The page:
Even if you’re one of the 19 other people in a competitive internship at Dean Witter with Chris Gardner (Will Smith) you gotta root for the guy. Life’s beaten him up but not got him down. He lugs his computer-monitor-sized bone density scanner all over San Francisco hoping to sell just one to make ends meet for his family—but nobody’s buying. As his wife’s (Thandie Newton) discontentment nears a boiling point Chris accepts an internship at financial institution Dean Witter—six months without pay and only one of the 20 applicants will ultimately get a job out of it. This sends her packing. She leaves Chris and their son Christopher (Jaden Smith) to fend for themselves at which point they get evicted. It’s the tip of the iceberg because over the course of Chris’ penniless pursuit of the Dean Witter job (and “happyness”) he and Christopher will get by sleeping in homeless shelter--and even in train-station bathrooms. Chris had always vowed to never leave his son and he keeps his promise but there’s no guarantee that his perseverance will pay off. Except for the fact that Happyness is “INSPIRED BY A TRUE STORY”! Will Smith is getting all the awards buzz but it’s his real-life son Jaden who transcends all expectations in Happyness. Jaden’s never acted in a movie before and it’s safe to assume that because of his father's long-running movie stardom he could not have grown up in a more different environment than that of his character. Which makes it all the more amazing for this 8-year-old Hollywood tyke to grasp even if coincidentally the plight of a nomadic urban child. The best part about little Jaden is that his performance doesn’t seem robotic like so many child actors who are already too "seasoned" for their own good. Aside from the expected cutesy laughs there’s genuine spontaneity in Jaden’s performance obviously thanks to the fact that he’s acting opposite his dad. Papa Smith gives what’s probably his best performance to date although he's had a career of primarily action roles that weren't exactly conducive to a skills showcase. He delivers the goods here—as seen in the tear-rific trailer—as a man whose whole life is his child but frankly the tears evoked might be too few for Oscar’s liking. Newton (Crash) in a small role is terribly miscast but Mr. and Mr. Smith dominate the screen anyway. Even with the studio flaunting the movie’s "Inspired by a true story..." tagline like a badge of honor—as studios tend to do—and this being the holiday season and all Italian director Gabriele Muccino expends way too much effort into the crowd-pleasing/feel-good aspects of Happyness. The happy ending everyone already knows about should be saccharine enough. Granted this is why a studio loves true stories—one that begins on a low note ends on a really high note and fluctuates all over the radar in between—and it may make the film more pleasing to its targeted mainstream audiences but Muccino and writer Steve Conrad (The Weather Man) really take the gloss factor much too far. In this case they essentially try to tell us a mostly sad story but will not let us feel sad. For instance during what could be very dark reflective scenes potentially connecting with viewers who have struggled through similar problems music befitting a children’s tale overtakes the would-be drama so we don’t ever feel too badly for Chris. It’s nice that the director cares so much for us but oftentimes the best directors are the ones who show an audience tough love.
As clever as it can be at times Flushed Away’s plot is still formulaically step by step. Step one: Introduce hero one Roderick St. James (Hugh Jackman) aka Roddy a pampered but lonely pet mouse who lives in a posh Kensington flat in London. Step two: Propel Roddy into the utterly foreign world of the city’s sewers by flushing him down the toilet. Step three: Hook him up with a cute renegade mouse named Rita (Kate Winslet) with a nifty boat who makes a pact with Roddy to take him back to his home in exchange for some riches she can use to help her extended family (32 brothers and sisters to be exact). Step four: Have the two of them then outwit the villainous Toad (Ian McKellen) mob kingpin of the sewer city Ratropolis after discovering his dastardly plan to rid the sewers of the rats. Step five: Happy ending. Not too complicated. We’ve got a mostly British A-list this time around and everyone sounds enthused to be indulging in the make-up free come-in-your-sweats fun of vocal work. Jackman infuses Roddy with the appropriate upper crustiness but who soon warms to his surroundings—and his new friend especially since he’s never really had any friends before. Winslet’s Rita is all pluck and spunk with a keen fashion sense and big mouse ears while McKellen’s malevolent frog is a big blowhard with a goiter. But as is the case with these animated films the side characters provide the laughs. There’s Toad’s main hench-rats—Whitey (a very deep-voiced Bill Nighy) an ex-laboratory rat who’s experimental shampooings have left him bald and an albino and Sid (Andy Serkis) a wiry weasel who is not nearly as tough as he purports to be. Toad’s French cousin Le Frog (Jean Reno) a cross between Jackie Chan and Inspector Clouseau is also hilarious. The best part however are the sewer slugs who don’t say much but rather add any musical accompaniment deemed necessary. Aardman Productions and DreamWorks the same folks who gave us Wallace and Gromit movies seem to have perfected the clay animation techniques and incorporated a lot more CGI. Flushed Away is definitely more polished than the W&G’s but the big teeth and general sardonic British sensibilities are all still there. The sewer life is visually bustling using everyday items to create their world such as the bad guys riding hand mixers as wave runners to chase after Rita’s boat. Plus the film is loaded with enough funny pop culture references to keep the adults laughing (thank YOU Shrek!) For example when Roddy is zooming his way down the water pipes he sees a yellow striped fish who asks “Have you seen my dad?” Nope there really isn’t anything inherently wrong with Flushed Away save for an overdone plot. Kids and parents alike should enjoy themselves.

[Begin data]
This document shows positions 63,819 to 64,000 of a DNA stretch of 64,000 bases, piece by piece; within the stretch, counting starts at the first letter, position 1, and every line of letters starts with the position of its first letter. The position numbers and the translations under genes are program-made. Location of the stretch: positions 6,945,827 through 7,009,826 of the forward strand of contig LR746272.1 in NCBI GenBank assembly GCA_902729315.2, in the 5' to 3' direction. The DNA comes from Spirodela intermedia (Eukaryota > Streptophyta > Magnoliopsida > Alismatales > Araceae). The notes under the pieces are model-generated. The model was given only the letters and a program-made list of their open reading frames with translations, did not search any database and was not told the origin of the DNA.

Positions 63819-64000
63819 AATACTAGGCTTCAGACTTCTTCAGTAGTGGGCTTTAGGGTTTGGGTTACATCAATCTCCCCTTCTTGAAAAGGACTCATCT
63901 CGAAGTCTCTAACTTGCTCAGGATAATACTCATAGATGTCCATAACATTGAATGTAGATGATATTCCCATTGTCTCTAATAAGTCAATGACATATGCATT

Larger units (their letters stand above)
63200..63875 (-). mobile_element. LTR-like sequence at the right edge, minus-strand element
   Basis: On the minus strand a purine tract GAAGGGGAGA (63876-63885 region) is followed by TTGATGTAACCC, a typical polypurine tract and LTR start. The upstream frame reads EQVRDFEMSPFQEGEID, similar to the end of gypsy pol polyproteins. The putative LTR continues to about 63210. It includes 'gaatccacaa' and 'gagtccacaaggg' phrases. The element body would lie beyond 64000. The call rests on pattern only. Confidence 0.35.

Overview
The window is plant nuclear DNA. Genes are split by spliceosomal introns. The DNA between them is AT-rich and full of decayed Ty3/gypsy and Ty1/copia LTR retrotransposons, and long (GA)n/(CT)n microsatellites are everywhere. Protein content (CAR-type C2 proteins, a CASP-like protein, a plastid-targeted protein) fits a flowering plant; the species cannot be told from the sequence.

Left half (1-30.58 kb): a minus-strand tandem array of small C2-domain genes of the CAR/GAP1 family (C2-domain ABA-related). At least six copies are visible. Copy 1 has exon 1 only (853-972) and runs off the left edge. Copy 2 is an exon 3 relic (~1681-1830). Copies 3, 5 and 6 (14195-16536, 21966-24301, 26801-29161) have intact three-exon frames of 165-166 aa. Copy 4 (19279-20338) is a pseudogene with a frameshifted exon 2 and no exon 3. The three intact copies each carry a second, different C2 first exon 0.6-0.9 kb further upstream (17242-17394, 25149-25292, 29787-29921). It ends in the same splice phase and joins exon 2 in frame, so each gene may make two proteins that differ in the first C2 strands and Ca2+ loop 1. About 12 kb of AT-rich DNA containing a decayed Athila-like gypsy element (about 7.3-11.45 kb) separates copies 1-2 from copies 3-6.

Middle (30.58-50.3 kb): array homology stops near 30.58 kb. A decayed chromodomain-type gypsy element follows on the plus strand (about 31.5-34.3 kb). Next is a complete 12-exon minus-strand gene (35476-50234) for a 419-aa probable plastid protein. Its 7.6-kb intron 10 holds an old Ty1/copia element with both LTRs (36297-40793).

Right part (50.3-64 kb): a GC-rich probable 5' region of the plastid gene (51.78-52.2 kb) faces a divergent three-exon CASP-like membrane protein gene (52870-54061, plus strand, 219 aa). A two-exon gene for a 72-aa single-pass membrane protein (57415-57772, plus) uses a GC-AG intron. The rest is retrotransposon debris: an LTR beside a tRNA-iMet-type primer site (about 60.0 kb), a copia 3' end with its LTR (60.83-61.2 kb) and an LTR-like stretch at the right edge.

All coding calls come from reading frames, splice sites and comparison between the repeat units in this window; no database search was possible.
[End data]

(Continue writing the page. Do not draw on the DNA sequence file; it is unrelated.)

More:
Once respected NYPD detective Jack Mosley (Bruce Willis) is now pretty much on his last legs literally and figuratively. He drinks is relegated to a desk job and walks with a limp. One morning after a long shift he’s corralled into transporting a petty criminal Eddie Bunker (Mos Def) to the courthouse 16 blocks away so he can testify by 10:00 a.m. What Jack doesn’t know is that Eddie is one of the key witnesses in a case against crooked cops--that is until the two start getting shot at. Then it becomes crystal clear. The main bad guy Jack’s former partner Frank (David Morse) basically lets Jack know Eddie will never testify to just go ahead and hand him over but Frank underestimates Jack’s desire to finally do something good. So Jack and Eddie fight their way to the courthouse block by gut-wrenching block. Oh no there’s nothing formulaic about 16 Blocks not at all. In a film as predictable as this the only thing that’ll make it stand out is the performances. 16 Blocks nearly succeeds--but not quite. It would seem Willis is playing a character he’s played a hundred times before--the misunderstood and slightly unorthodox cop with a heart of gold. But as Jack the actor does a nice job trying out some new things namely playing fat bald and grizzled. You can almost smell how bad Jack’s breath has to be. Rapper/actor Mos Def who usually brightens any film he’s in also tries his hand at something different but his choices aren’t as smart. As the talkative and affable Eddie Mos comes up with one of the more annoying nasally accents ever recorded. After about five minutes of screen time you desperately want him to stop and say “Just kidding! I don’t really talk like this.” But he doesn’t. It’s too bad something like an accent can ruin an otherwise decent performance. Old-school director Richard Donner best known for his Lethal Weapons is a consummate professional when it comes to making these kind of movies. In other words he pretty much paints by numbers. We watch Jack and Eddie get out of one tight situation after another as the gaggle of bad cops try to gun them down. I mean 16 blocks doesn’t seem that far to go so they better throw in as many highly implausible obstacles as they can. Chinese laundries alleyways rooftops subways. And yes even a city bus which the pair--who have by now bonded big time--has to hijack. Donner also employs a popular but nonetheless annoying technique of zooming in when the action heats up so you can’t really see what’s going on. Even if you’re addicted to action movies--a Bruce Willis action movie no less--16 Blocks just doesn’t deliver the goods.